10/10/2014 05:58 EDT | Updated 12/10/2014 05:59 EST

Owner of two hockey teams should be fined $300,000 for breaking laws:B.C. lawyer

KAMLOOPS, B.C. - Damage to a fish habitat should cost the millionaire owner of two hockey teams and his company $300,000, a Crown lawyer has told a sentencing hearing.

Digby Kier said Tom Gaglardi had no regard for a fish habitat when he renovated his vacation home on Kamloops Lake in 2010.

Gaglardi, who owns the NHL's Dallas Stars and the WHL's Kamloops Blazers, and Northland Properties were each convicted in August of two counts of harmful alteration of a fish habitat — 2,400 square metres of shoreline area.

The work involved a five-bedroom, two-bathroom addition to an existing bungalow known as Tom's Shack and included extensive landscaping work, a 50-vehicle parking lot and the construction of a boat launch.

"Both defendants were well aware they were trying to keep a low profile and, if they got caught, they were going to seek forgiveness," Kier said Friday.

"That's what you have today — them seeking forgiveness," he told provincial court Judge Stephen Harrison.

"Show this corporation and Tom Gaglardi that they cannot ride roughshod over the laws of Canada and escape without anything being done to them."

Kier said Kamloops Lake is a significant stop for juvenile salmon on their way from the Interior to the Pacific Ocean. It's the last lake on the Thompson River system before flowing into the fast-moving Fraser River, he noted, and is an important feeding stop for young salmon.

Kier said neither Gaglardi nor Northland obtained a building permit for any of the renovation work, adding it will take 40 to 50 years for the fish habitat to return to its healthy state.

Defence lawyer Rob Bruneau said a $300,000 fine is excessive given previous sentences for similar offences and asked for a fine of $50,000 to $75,000.

"Mr. Gaglardi should not be penalized for his financial set in life," Bruneau said.

"Just because we're dealing with an extremely wealthy family doesn't mean we should raise the fine."

Bruneau said Gaglardi's embarrassment by the trial should be a factor in sentencing.

"Certainly, in the court of public opinion, he will continue to suffer because of these circumstances."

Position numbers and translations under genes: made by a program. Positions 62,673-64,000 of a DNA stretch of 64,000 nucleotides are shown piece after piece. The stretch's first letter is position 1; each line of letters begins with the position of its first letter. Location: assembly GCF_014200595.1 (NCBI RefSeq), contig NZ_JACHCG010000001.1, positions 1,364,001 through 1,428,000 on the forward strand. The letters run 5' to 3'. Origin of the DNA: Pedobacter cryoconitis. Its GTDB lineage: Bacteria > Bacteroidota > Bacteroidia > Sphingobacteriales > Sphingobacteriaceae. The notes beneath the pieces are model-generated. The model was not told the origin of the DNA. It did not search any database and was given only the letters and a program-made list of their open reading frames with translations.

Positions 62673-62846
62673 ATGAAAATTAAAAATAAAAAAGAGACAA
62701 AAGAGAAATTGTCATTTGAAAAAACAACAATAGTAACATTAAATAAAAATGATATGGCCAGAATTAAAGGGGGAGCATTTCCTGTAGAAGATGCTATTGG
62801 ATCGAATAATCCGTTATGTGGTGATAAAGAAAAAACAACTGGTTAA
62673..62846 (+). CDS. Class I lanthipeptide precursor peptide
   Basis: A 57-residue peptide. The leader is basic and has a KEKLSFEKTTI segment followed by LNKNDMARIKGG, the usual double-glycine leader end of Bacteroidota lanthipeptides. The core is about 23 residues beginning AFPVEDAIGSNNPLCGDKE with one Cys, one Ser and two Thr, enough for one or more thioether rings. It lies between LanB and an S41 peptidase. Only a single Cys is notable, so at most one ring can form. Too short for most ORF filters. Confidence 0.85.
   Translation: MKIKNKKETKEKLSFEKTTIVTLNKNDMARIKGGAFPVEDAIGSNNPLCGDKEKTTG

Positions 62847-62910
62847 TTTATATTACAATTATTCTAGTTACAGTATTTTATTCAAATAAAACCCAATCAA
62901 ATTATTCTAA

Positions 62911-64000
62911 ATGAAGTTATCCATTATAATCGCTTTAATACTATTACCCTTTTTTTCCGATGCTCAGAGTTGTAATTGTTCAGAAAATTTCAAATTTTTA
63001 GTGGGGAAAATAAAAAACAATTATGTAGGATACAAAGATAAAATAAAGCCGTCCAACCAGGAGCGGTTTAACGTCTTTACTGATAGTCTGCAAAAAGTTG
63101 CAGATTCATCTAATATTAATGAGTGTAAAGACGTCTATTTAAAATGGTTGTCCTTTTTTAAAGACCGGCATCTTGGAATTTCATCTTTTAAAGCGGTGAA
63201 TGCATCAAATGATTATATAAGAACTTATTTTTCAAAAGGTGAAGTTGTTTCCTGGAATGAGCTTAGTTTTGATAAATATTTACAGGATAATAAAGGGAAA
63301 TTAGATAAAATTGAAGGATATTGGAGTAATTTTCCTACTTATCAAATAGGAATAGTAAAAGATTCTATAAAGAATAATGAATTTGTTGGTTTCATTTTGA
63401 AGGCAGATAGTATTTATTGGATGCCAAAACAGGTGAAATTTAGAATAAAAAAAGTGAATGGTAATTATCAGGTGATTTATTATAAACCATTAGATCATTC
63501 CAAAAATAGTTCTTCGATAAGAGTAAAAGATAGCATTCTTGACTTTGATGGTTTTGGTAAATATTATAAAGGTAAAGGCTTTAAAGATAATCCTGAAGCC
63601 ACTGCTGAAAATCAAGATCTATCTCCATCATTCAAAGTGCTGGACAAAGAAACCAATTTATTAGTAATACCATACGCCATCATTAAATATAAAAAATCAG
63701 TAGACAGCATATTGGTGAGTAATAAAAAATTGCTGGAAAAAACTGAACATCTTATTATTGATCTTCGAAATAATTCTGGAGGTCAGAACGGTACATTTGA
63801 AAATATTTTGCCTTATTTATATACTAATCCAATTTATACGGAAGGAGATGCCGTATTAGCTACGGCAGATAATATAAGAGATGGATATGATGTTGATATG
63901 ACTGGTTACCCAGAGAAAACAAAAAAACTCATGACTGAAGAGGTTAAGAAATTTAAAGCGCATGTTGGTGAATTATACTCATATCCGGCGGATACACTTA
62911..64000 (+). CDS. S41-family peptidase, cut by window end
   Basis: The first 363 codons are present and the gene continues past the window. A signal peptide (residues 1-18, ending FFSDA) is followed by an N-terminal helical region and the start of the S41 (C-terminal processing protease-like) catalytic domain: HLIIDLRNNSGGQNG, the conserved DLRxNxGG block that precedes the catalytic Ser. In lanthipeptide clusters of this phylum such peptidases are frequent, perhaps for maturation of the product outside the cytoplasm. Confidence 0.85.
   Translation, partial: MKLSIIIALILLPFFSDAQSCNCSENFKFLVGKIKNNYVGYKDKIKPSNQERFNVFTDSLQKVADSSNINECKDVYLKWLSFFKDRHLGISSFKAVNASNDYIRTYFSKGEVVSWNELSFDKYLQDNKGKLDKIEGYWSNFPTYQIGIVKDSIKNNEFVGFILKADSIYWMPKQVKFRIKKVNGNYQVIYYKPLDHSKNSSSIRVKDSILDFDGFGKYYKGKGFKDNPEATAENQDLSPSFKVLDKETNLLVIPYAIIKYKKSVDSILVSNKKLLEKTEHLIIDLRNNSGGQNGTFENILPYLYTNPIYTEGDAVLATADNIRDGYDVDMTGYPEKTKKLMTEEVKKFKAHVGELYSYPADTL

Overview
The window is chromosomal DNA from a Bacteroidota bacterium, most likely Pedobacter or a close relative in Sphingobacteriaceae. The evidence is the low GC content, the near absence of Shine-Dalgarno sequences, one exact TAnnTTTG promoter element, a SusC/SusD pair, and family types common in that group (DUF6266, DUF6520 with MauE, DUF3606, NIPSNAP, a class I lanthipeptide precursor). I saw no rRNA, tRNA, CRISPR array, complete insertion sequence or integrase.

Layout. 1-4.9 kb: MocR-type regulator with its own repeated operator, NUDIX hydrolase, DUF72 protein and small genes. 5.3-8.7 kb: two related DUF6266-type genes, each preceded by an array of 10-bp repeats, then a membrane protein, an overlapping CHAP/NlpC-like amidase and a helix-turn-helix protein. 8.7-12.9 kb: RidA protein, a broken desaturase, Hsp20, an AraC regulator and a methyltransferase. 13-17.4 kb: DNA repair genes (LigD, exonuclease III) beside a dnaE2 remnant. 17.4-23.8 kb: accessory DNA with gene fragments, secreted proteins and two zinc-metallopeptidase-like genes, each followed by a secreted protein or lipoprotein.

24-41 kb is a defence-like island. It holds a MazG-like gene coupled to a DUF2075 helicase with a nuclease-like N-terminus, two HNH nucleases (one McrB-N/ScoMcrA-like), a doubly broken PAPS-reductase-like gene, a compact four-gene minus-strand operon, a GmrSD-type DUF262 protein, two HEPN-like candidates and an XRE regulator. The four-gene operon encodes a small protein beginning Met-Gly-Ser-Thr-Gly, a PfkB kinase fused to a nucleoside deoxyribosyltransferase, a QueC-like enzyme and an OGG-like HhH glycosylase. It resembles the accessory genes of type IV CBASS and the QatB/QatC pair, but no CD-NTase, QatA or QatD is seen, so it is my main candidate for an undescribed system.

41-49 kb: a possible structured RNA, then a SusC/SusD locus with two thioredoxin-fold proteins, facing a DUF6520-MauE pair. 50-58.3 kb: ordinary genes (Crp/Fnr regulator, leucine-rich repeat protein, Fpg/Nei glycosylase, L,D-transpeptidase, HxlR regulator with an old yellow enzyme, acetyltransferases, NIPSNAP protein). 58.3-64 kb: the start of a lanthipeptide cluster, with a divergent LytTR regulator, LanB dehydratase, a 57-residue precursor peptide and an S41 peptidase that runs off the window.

A $300,000 fine was the maximum allowed under the Federal Fisheries Act when the offences took place. It is now $1 million.

During his trial, Gaglardi attempted to pin the blame for the work on ex-Northland employee Jim Parks.

However, Parks testified he was just following orders, which ultimately came from Gaglardi.

Parks said he was ordered to throw his computer hard drive in the lake once federal authorities began investigating the renovation work.

He testified he was also asked to remove Northland's logo from the site blueprint.

Kier described the work, and the attempted coverup, as the "blatant, blatant, blatant" actions of a "privileged family."

"Really, it strikes to the very heart of what society expects of corporate citizens and private citizens who have done so well. This was a very massive, massive endeavour by the corporation and Tom Gaglardi to make this thing a showpiece on the lake," Kier said.

"They're going to have 50 parking spots and sweeping views of the area — and nothing for the fish. The fish were compromised and they still are."

During the trial, Gaglardi often appeared unfazed by the proceedings and was seen jotting down Dallas Stars line combinations in a notebook and attempting to hide the use of his iPhone from court sheriffs.

The Crown also asked for an order that would have the fine go toward protecting salmon in the Interior.

Court heard Gaglardi has spent $80,000 on remediation since 2010.

The judge reserved his decision, and lawyers will be back in court on Oct. 23 to set a date for sentencing. (Kamloops This Week)